Before MOORE, KAUFMAN and HAYS, Circuit Judges.
Petitioner, a citizen of Brazil, was born in Brazil. His father, who is now dead, was a Brazilian citizen as is his mother who is still living. Both parents were, as the special inquiry officer found, "natives of Japan of the Japanese or Asiatic race."
Petitioner entered this country as a temporary visitor for pleasure on January 25, 1964, with permission to remain in that status until June 30, 1964.
In May 1964 the Immigration and Naturalization Service commenced deportation proceedings charging petitioner with having violated the terms of his permission to enter as a visitor by working as a hospital porter. At the hearing held pursuant to Section 242(b) of the Immigration and Nationality Act*fn1 petitioner admitted that he had worked full time since February 17. The special inquiry officer found him deportable. Petitioner then applied for adjustment from the status of a "bona fide nonimmigrant" to that of "an alien lawfully admitted for permanent residence" under Section 245 (a) of the Act*fn2 The special inquiry officer denied the application on the ground that petitioner did not meet the requirement of Section 245(a) that "the alien [be] * * * eligible to receive an immigrant visa." Although as an "immigrant who was born in * * * an independent country of Central or South America," petitioner would otherwise be classified as a "nonquota immigrant,"*fn3 the special inquiry officer assigned petitioner to the quota area for Japan because of Section 202(b) (4) of the Act. Under the terms of that section an
"immigrant born outside the Asia-Pacific triangle [defined by geographic boundaries including Japan] who is attributable by as much as one-half of his ancestry to a people or peoples indigenous to not more than one separate quota area, situate wholly within the Asia-Pacific triangle, shall be chargeable to the quota of that quota area * * *"*fn4
A visa is not available under the Japanese quota.
The Board of Immigration Appeals approved the special inquiry officer's decision, but, rather than ordering deportation, granted petitioner permission to depart voluntarily.
The Immigration and Naturalization Service concedes that this order is reviewable by this Court under Section 106(a) of the Act*fn5 as interpreted in Foti v. Immigration and Naturalization Serv., 375 U.S. 217, 84 S. Ct. 306, 11 L. Ed. 2d 281 (1963)*fn6, and we concur.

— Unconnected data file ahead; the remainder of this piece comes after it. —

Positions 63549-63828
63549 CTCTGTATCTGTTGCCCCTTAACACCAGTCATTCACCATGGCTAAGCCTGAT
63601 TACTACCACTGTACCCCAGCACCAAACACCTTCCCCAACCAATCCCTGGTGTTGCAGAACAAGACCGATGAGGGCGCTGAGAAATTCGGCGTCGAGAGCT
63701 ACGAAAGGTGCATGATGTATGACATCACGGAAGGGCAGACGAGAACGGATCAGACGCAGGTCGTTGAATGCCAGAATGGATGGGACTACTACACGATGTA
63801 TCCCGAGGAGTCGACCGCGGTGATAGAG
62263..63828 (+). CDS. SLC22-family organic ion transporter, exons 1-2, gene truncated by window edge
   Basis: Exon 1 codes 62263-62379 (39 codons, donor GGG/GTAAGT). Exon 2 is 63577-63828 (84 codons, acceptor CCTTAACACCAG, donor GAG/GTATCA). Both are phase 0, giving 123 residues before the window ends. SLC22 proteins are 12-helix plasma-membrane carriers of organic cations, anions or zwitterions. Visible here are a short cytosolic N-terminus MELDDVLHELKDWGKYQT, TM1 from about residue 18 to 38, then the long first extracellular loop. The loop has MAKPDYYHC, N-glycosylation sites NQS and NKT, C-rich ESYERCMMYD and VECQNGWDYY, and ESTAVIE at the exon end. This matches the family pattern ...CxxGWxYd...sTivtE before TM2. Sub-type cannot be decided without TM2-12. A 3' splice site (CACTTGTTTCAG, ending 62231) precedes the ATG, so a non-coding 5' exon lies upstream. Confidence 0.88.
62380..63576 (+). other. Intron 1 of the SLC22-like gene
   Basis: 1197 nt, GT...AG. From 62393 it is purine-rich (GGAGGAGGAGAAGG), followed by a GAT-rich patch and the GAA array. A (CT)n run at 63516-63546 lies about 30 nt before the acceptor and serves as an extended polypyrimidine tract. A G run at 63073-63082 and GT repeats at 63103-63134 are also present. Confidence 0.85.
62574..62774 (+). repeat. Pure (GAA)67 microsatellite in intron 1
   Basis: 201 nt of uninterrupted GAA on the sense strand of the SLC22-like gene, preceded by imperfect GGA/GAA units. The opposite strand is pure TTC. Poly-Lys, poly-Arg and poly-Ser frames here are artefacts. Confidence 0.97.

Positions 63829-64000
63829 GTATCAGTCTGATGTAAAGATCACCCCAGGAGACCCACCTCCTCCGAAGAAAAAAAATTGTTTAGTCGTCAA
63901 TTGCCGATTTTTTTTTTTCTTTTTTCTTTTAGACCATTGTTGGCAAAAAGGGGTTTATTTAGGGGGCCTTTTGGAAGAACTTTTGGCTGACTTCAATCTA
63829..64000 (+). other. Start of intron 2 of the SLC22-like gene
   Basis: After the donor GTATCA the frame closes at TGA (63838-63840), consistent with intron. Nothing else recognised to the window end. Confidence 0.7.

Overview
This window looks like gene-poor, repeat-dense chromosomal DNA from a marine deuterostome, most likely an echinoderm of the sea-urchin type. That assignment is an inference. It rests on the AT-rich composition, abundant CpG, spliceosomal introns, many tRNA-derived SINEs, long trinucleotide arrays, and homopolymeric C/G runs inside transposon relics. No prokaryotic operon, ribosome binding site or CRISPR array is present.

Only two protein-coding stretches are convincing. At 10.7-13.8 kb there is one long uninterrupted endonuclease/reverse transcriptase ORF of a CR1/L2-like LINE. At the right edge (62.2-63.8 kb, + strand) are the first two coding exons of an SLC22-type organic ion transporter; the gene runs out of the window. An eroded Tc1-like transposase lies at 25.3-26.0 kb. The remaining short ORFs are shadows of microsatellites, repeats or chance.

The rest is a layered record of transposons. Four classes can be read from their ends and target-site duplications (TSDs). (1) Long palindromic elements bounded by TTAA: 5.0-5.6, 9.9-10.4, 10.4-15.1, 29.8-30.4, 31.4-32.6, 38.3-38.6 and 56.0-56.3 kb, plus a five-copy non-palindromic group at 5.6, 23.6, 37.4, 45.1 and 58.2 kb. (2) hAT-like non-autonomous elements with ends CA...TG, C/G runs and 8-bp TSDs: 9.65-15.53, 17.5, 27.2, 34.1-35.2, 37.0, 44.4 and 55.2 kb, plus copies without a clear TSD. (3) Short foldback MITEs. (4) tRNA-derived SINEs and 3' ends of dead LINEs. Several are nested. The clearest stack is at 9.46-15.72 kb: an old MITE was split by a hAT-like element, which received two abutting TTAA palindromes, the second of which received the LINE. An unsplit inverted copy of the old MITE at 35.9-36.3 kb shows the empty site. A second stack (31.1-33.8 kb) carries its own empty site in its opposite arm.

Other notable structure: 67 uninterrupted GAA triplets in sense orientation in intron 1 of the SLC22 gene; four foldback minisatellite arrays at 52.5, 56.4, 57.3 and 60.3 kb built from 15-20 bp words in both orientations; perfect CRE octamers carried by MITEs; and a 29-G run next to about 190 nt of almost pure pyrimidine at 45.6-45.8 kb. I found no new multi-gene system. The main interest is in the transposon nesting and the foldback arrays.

Petitioner challenges the constitutionality of Section 202(b) (4) on the ground that it prescribes a standard which is arbitrary and unreasonably discriminatory. He argues that a law that discriminates betwen native-born Brazilians for the purpose of granting permanent residence in the United States, by assigning those Brazilians whose ancestry is attributable to certain "Asiatic races" to a quota area, which has a definite limit, and permitting other Brazilians whose ancestry is not so attributable to enter the United States as permanent residents without any quota area limit, violates the requirements of due process of law guaranteed by the Fifth Amendment and those standards of equal protection of the laws contained by implication in that amendment.
We are constrained to reject petitioner's claim that Section 202(b) (4) as here applied is unconstitutional. The exclusion and deportation of aliens pursuant to statute falls within that category of policy decisions, which, "so far as the subjects affected are concerned, are necessarily conclusive upon all * * * [the government's] departments and officers," including "the judiciary." The Chinese Exclusion Case, 130 U.S. 581, 606, 130 U.S. 581, 9 S. Ct. 623, 630, 32 L. Ed. 1068 (1889). In Harisiades v. Shaughnessy, 342 U.S. 580, 588-589, 72 S. Ct. 512, 519, 96 L. Ed. 586 (1952), Mr. Justice Jackson said:
"[Any] policy toward aliens is vitally and intricately interwoven with contemporaneous policies in regard to the conduct of foreign relations, the war power, and the maintenance of a republican form of government. Such matters are so exclusively entrusted to the political branches of government as to be largely immune from judicial inquiry or interference." (Footnote omitted.)
See also Galvan v. Press, 347 U.S. 522, 531, 74 S. Ct. 737, 98 L. Ed. 911 (1954); Fong Yue Ting v. United States, 149 U.S. 698, 13 S. Ct. 1016, 37 L. Ed. 905 (1893).
Petitioner also bases his argument on Article 55 of the United Nations Charter which provides for the promotion of "universal respect for, and observance of, human rights and fundamental freedoms for all without distinction as to race, sex, language, or religion." This provision of the Charter is not self-executing and therefore did not ex proprio vigore repeal or invalidate any of the laws, including the immigration laws, of the member states. ...